In summary, aptamers are tough chemical competitor to conventional antibodies, with more advantages over the latter (Figure 2). Its generation using cell-free chemical synthesis are comparatively (i) cheaper in production cost on the weight scale, (ii) less variability between batches with better control over post-production modification, (iii) less immunogenic, and (iv) miniature in size (5). These unique assets of aptamers may ultimately alter the animal-based antibody market, worldwide, given the increasing global demand for research antibodies, as per highlighted in an industry report on Research Antibodies Market Size & Share, 2018-2025. The potential market is huge, not limited only to diagnostics-based aptamer products but also for medical treatment purposes such as bacterial and viral treatment, cancer immunotherapy, antitoxins or drug design.  Furthermore, the ever-increasing market demand for cost-effective treatments, automated advancements in synthesis and formulation, and the expiration of the research patent, convey a strong stimulant for promising class of therapeutics’ evolution (6). At the moment, aptamers may not be a total replacement of antibodies, but they are definitely gaining traction as an attractive solution where antibodies’ efficiency is limited. We believe the greener future in science in already here wait for us to unlock the endless possibility.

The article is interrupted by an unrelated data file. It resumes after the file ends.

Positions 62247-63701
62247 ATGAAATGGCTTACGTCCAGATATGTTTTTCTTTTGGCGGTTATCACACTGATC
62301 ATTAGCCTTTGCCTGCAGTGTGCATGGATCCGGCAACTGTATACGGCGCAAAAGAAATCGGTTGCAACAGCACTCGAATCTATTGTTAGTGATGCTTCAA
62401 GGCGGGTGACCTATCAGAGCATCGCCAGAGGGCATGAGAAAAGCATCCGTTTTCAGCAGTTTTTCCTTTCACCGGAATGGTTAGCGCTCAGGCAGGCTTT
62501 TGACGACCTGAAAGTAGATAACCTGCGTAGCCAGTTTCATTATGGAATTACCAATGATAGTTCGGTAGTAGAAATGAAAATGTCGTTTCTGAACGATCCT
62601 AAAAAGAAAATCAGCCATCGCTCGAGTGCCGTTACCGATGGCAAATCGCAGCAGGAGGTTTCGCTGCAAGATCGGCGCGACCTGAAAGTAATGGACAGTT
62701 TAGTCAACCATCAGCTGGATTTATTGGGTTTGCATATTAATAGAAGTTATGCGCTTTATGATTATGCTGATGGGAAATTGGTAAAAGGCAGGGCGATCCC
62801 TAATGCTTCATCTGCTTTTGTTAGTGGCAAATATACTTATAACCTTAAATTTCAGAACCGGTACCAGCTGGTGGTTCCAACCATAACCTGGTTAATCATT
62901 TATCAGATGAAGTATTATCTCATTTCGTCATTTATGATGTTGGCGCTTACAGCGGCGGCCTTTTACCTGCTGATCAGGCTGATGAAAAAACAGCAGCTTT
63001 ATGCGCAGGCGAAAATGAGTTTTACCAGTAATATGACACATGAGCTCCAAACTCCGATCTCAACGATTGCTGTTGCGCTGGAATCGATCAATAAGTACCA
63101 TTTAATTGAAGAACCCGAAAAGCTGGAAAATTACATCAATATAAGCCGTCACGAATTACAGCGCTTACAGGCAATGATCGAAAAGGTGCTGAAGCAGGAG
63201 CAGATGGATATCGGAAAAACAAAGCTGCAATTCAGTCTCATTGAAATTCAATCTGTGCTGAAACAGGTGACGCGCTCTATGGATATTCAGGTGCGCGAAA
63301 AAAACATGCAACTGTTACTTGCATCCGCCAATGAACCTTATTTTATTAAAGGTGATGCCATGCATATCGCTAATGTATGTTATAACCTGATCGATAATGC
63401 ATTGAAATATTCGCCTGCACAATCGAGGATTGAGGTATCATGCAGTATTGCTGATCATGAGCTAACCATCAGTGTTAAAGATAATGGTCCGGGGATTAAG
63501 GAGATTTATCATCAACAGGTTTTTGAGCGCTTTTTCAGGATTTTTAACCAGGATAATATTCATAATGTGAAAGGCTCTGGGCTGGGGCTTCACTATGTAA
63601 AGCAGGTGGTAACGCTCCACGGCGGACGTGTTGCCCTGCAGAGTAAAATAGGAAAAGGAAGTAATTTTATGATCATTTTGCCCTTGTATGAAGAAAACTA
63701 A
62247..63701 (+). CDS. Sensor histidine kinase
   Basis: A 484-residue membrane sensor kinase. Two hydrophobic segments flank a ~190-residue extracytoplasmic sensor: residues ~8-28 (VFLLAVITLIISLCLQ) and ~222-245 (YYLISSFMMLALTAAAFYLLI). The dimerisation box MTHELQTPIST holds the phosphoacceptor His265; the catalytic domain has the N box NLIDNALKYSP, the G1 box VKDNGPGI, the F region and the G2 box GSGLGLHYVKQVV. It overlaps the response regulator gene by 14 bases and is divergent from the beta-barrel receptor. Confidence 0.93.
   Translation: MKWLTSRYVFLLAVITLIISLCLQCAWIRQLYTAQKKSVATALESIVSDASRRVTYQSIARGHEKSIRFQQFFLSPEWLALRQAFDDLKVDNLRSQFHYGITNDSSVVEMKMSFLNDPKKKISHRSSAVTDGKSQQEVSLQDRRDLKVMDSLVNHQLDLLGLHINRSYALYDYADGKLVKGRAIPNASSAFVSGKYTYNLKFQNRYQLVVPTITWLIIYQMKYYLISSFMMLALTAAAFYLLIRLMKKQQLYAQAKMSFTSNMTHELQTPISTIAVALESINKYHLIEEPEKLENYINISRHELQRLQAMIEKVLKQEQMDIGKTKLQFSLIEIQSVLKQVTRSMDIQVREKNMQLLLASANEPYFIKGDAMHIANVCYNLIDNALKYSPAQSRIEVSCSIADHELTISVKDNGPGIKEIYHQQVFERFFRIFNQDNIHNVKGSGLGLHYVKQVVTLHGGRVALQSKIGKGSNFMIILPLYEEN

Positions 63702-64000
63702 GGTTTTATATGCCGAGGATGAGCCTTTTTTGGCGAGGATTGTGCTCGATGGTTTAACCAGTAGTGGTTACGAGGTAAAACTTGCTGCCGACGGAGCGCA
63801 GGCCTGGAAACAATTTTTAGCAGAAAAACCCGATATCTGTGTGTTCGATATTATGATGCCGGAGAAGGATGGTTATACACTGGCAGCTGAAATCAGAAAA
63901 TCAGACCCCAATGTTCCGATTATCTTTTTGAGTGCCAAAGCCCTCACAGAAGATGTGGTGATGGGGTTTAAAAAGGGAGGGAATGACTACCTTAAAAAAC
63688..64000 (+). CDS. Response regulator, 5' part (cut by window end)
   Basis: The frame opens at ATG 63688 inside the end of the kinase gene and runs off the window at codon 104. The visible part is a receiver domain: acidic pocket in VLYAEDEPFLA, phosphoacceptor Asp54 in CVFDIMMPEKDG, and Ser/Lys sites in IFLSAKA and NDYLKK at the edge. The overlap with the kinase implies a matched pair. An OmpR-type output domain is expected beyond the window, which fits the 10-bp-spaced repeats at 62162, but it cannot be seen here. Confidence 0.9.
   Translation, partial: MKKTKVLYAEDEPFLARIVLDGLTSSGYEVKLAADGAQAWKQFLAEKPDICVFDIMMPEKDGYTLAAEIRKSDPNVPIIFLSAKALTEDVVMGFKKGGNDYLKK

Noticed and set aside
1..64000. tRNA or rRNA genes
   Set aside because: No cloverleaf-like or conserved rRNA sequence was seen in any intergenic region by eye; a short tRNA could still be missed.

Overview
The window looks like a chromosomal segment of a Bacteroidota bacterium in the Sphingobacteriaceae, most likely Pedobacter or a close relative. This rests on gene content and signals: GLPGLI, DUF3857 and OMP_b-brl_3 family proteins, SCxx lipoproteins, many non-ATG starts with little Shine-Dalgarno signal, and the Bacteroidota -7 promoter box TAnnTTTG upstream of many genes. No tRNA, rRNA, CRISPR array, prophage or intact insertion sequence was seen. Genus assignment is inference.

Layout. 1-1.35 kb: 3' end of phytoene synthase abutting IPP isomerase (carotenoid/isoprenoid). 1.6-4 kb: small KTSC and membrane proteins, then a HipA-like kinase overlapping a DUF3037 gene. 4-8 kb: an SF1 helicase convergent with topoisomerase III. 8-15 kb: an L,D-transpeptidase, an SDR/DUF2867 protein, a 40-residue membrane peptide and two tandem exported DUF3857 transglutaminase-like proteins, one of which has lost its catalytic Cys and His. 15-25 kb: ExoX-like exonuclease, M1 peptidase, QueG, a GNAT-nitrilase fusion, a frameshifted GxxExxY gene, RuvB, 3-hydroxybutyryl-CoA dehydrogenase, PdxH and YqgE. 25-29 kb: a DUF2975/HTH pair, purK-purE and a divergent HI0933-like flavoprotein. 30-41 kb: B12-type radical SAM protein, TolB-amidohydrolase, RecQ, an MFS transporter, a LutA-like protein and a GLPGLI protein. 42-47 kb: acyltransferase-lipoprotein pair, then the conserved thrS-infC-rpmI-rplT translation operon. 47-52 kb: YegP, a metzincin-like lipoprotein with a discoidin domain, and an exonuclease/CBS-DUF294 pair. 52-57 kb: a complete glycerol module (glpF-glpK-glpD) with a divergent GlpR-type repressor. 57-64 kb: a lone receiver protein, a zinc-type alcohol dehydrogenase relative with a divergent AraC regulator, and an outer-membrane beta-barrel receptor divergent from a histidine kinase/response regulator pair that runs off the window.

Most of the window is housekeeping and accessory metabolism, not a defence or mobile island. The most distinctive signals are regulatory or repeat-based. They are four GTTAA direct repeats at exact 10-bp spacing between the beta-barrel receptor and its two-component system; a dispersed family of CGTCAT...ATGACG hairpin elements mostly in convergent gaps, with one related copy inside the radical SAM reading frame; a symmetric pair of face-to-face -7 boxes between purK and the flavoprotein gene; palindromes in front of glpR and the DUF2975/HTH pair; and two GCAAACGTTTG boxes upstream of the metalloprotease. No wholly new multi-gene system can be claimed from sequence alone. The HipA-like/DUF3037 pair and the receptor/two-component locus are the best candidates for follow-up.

1. Sun, H., Zhu, X., Lu, P. Y., Rosato, R. R., Tan, W., & Zu, Y. (2014). Oligonucleotide aptamers: new tools for targeted cancer therapy. Molecular therapy. Nucleic acids, 3(8), e182. https://doi.org/10.1038/mtna.2014.32
2. Strehlitz, B., Reinemann, C., Linkorn, S., & Stoltenburg, R. (2012). Aptamers for pharmaceuticals and their application in environmental analytics. Bioanalytical reviews, 4(1), 1–30. doi:10.1007/s12566-011-0026-1.
3. McKeague, M., De Girolamo, A., Valenzano, S., Pascale, M., Ruscito, A., Velu, R., Frost, N. R., Hill, K., Smith, M., McConnell, E. M. & DeRosa, M. C. (2015). Comprehensive Analytical Comparison of Strategies Used for Small Molecule Aptamer Evaluation. Analytical Chemistry, 87 (17), 8608-8612. dOI: 10.1021/acs.analchem.5b02102.
4. Thiviyanathan, V., & Gorenstein, D. G. (2012). Aptamers and the next generation of diagnostic reagents. Proteomics. Clinical applications, 6(11-12), 563–573. https://doi.org/10.1002/prca.201200042.

5. Kaur, H., Bruno, J.G., Kumar, A. & Sharma, T.K. (2018). Aptamers in the Therapeutics and Diagnostics Pipelines. Theranostics, 8(15), 4016-4032. doi:10.7150/thno.25958.
6. Zhou, J., & Rossi, J. (2017). Aptamers as targeted therapeutics: current potential and challenges. Nature reviews. Drug discovery, 16(3), 181–202. https://doi.org/10.1038/nrd.2016.199.